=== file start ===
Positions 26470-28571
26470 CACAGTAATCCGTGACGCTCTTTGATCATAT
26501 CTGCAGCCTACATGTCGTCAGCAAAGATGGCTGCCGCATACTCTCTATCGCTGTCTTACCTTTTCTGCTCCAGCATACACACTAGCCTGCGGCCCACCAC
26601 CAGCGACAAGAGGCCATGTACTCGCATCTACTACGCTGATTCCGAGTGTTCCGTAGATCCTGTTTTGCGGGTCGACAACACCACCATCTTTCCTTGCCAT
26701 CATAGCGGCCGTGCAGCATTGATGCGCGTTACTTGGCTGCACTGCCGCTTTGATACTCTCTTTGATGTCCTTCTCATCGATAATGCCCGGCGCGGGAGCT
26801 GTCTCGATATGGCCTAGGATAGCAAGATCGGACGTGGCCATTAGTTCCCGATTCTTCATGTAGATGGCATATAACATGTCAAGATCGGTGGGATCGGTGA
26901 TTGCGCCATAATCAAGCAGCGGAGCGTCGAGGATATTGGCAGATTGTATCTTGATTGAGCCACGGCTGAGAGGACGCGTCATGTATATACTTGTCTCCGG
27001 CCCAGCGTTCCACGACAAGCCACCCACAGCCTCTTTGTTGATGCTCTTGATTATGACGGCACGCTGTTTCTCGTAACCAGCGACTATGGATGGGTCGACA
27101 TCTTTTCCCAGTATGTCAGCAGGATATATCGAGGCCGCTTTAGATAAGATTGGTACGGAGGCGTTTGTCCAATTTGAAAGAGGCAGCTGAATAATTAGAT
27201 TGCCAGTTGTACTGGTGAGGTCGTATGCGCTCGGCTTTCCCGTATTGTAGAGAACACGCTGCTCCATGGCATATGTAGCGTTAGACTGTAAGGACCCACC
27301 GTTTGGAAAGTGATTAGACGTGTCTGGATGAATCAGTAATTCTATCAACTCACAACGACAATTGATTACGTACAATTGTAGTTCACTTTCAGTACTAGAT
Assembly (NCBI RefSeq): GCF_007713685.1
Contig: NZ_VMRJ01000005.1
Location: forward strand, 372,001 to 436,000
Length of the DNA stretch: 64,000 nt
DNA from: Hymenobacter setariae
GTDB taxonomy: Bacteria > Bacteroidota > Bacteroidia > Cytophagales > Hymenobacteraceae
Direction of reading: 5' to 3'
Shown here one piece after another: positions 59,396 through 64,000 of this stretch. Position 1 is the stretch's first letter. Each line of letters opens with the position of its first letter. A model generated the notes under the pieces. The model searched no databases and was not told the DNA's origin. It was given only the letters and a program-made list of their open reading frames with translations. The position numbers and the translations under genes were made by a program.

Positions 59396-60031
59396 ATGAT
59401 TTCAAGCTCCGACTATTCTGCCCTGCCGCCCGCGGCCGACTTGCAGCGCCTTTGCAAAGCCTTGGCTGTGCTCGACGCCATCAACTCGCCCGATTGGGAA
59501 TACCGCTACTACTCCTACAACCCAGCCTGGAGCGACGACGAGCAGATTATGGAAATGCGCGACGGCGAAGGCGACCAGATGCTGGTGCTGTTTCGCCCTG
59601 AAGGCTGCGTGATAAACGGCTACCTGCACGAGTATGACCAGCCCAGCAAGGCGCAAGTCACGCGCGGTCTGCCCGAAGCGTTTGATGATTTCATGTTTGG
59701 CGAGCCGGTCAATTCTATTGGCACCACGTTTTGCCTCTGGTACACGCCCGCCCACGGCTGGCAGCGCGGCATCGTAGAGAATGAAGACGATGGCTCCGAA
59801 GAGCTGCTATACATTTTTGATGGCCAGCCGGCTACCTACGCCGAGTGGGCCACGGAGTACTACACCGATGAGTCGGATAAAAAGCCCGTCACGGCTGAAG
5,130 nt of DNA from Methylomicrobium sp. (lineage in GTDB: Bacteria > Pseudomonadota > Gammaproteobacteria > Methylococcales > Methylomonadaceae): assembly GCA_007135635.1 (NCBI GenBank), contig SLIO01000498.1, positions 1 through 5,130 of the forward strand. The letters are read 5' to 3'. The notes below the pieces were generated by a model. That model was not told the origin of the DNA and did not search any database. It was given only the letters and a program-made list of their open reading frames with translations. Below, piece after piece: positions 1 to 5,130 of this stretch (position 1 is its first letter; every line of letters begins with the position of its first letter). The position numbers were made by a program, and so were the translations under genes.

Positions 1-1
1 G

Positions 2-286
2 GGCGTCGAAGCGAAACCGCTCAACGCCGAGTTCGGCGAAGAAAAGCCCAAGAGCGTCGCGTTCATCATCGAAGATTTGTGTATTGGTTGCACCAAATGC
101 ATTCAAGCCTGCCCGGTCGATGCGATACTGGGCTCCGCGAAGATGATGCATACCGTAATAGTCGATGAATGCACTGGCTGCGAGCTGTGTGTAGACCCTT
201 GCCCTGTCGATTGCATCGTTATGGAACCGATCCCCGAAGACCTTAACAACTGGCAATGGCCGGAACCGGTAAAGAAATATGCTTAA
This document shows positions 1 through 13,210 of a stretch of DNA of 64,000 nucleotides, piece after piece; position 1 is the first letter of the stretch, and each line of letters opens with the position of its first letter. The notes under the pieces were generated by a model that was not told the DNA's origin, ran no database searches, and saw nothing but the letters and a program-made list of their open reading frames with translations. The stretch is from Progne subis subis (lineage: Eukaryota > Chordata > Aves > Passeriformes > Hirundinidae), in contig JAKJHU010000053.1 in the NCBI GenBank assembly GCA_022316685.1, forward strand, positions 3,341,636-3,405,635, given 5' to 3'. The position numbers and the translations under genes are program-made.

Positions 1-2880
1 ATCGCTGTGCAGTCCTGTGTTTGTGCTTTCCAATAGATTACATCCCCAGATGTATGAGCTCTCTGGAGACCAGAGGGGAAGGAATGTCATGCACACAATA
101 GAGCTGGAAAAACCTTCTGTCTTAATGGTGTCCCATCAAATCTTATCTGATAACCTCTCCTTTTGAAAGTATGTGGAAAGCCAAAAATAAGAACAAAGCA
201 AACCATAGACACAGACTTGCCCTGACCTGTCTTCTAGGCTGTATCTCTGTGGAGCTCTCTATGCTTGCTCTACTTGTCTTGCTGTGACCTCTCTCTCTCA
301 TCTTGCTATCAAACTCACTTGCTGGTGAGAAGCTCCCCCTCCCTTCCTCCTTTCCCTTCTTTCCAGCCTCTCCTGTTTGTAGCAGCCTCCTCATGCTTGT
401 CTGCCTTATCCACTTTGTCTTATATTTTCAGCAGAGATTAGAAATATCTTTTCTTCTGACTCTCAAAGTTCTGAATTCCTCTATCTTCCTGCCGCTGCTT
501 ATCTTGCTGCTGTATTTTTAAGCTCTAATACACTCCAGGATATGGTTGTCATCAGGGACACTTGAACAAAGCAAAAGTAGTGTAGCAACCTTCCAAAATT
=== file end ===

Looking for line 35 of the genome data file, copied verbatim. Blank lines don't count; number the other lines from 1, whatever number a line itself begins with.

Positions 1-2880